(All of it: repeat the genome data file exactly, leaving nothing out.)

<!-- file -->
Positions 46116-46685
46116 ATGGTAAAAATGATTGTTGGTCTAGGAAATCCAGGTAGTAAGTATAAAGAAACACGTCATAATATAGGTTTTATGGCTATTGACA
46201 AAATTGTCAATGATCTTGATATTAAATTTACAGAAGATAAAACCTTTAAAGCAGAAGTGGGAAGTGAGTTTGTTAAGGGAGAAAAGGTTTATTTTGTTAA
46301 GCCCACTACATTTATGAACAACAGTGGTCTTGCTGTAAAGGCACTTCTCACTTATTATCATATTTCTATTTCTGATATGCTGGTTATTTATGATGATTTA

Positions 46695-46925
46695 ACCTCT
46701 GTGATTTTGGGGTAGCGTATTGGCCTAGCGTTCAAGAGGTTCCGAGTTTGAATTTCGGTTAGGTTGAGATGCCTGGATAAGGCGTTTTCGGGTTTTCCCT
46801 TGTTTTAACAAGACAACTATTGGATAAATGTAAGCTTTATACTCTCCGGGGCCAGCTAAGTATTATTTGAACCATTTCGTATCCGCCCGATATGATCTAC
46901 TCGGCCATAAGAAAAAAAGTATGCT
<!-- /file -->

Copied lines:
Positions 46116-46685
46116 ATGGTAAAAATGATTGTTGGTCTAGGAAATCCAGGTAGTAAGTATAAAGAAACACGTCATAATATAGGTTTTATGGCTATTGACA
46201 AAATTGTCAATGATCTTGATATTAAATTTACAGAAGATAAAACCTTTAAAGCAGAAGTGGGAAGTGAGTTTGTTAAGGGAGAAAAGGTTTATTTTGTTAA
46301 GCCCACTACATTTATGAACAACAGTGGTCTTGCTGTAAAGGCACTTCTCACTTATTATCATATTTCTATTTCTGATATGCTGGTTATTTATGATGATTTA

Positions 46695-46925
46695 ACCTCT
46701 GTGATTTTGGGGTAGCGTATTGGCCTAGCGTTCAAGAGGTTCCGAGTTTGAATTTCGGTTAGGTTGAGATGCCTGGATAAGGCGTTTTCGGGTTTTCCCT
46801 TGTTTTAACAAGACAACTATTGGATAAATGTAAGCTTTATACTCTCCGGGGCCAGCTAAGTATTATTTGAACCATTTCGTATCCGCCCGATATGATCTAC
46901 TCGGCCATAAGAAAAAAAGTATGCT